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|June 17, 1999
As in innumerable films, the story's about a love triangle. But the subject has been handled well and the actors perform up to par. Ah, before we forget, it's also a tearjerker.
Nandini (Aishwarya Rai) is a daughter of a royal singer (Vikram Gokhale). In the opening scene we catch the heroine engaged in a boisterous game, giving us idea about her temperament. And it emerges that she's playful, hot-tempered, outspoken and a little spoilt. And she believes she has the right to choose her husband since she's the one getting married.
Sameer (Salman Khan) comes down from Italy to learn singing from the father and falls in love with the daughter. He also is picturised as a mischievous type, for whom dancing and singing is all that matters. That seems to exasperate the girl at times.
Then Vanraj learns about Sameer and decides he doesn't want to live with a woman who's plighted her troth to someone else. So he takes her to Italy with the intention of dumping her on Sameer...
The film is replete with festivities. First there's Diwali, then a marriage, and then a kite-flying festival. There is colour everywhere. And it's a happy atmosphere most of the time with people singing and dancing and joking.
Rajasthan and Budapest have been exploited to the fullest here. Even the desert looks beautiful in its starkness and the mud walls of the houses have been livened up with clothes in bright colours.
Salman is endearing. He does tend to ham in the dramatic scenes but looks very comfortable doing comedy and those romantic scenes. He is especially good when he comes to the haveli for the first time and meets the singer. Asked to sing, he does an impromptu jig right there in the dining room and manages to draw some laughs.
Ajay's role reminds you of one he did in another film, Pyar Tho Hona Hi Tha. There he is searching for the boyfriend of the girl he secretly loves. But intense scenes are his forte and he does well here. He's particularly good in the scene where he gets exasperated with his wife's stubbornness and strives to keep his cool.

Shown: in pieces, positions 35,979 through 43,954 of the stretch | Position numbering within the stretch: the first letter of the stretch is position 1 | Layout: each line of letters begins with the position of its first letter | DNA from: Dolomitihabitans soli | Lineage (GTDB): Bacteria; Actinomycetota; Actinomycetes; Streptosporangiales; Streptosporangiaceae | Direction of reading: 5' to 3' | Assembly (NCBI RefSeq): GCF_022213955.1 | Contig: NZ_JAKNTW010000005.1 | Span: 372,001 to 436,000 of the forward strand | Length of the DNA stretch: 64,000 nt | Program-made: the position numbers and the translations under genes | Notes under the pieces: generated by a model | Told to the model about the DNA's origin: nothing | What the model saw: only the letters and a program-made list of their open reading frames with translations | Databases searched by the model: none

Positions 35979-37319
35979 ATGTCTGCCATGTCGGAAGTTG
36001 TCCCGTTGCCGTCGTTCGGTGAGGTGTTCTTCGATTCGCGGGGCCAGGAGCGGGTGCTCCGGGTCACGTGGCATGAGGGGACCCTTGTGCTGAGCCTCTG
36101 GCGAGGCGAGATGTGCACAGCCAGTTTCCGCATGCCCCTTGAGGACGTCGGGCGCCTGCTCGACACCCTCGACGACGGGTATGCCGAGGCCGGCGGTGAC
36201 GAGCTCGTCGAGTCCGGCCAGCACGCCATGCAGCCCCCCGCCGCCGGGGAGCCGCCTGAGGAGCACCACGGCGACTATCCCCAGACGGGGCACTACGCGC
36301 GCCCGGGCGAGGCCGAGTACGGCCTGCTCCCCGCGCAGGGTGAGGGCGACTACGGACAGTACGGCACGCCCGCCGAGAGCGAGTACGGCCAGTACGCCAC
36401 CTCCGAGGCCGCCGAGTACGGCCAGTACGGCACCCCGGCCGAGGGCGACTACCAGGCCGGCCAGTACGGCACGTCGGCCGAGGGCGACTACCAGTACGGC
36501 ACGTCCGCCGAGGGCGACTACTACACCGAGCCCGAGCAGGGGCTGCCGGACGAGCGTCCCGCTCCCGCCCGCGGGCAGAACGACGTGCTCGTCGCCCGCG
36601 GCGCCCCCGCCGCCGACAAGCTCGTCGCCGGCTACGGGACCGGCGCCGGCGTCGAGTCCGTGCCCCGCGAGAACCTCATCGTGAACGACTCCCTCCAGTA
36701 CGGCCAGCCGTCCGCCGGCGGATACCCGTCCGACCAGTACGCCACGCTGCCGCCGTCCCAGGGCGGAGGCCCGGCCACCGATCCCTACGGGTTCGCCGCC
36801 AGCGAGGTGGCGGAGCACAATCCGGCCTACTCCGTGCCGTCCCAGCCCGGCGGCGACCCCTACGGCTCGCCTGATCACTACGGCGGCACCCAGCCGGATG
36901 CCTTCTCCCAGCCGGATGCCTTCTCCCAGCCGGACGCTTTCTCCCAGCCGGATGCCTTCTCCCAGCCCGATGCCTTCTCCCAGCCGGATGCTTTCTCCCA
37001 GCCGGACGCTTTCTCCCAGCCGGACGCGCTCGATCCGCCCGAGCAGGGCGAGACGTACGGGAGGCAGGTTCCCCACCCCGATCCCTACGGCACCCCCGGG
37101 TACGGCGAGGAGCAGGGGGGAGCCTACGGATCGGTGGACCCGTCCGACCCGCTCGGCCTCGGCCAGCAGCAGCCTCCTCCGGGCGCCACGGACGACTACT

The surprise in the film is that siren of the yesteryear Helen, who also acted in Bhansali's Khamoshi where she played Manisha's grandmother and Nana Patekar's mother. She plays Salman's mother this time.
The nicest things about this film are the songs and the cinematography. Ismail Darbar's songs are well-researched and he has relied heavily on Rajasthani folk music. The song Aankhon is gustakhiyan is beautifully picturised. Another good song is the title song. Dholi taro, which comes bang in the middle of a serious scene, tends to jar. By itself, again, like the other songs, it's beautifully picturised.
Sanjay Leela Bhansali has proved again that he has mastered emotional subjects. This film, like his first one, is sensitively handled and keeps things tight, concentrating on just three characters. The rest just come and go. He has avoided digressing into the cliches other films wallow in -- khandan ki izzat and all that.
There are some cliches on view, like the scene wherein the heroine is in a quandary during the karva chauth ceremony, since she is in love with someone else. Another is the meeting of the husband and the lover, without knowing each other's identity. The husband doesn't even bother to learn the other man's name. There are more but we needn't go on about it.
Throughout the film, the pace is maintained nicely and though it gets heavy at times, there are jokes to relieve lighten things up. Fortunately, there are no bumbling comedians.
The one serious complaint against this film could be that it's too long, lasting all of three hours. But otherwise, it's one nice movie.
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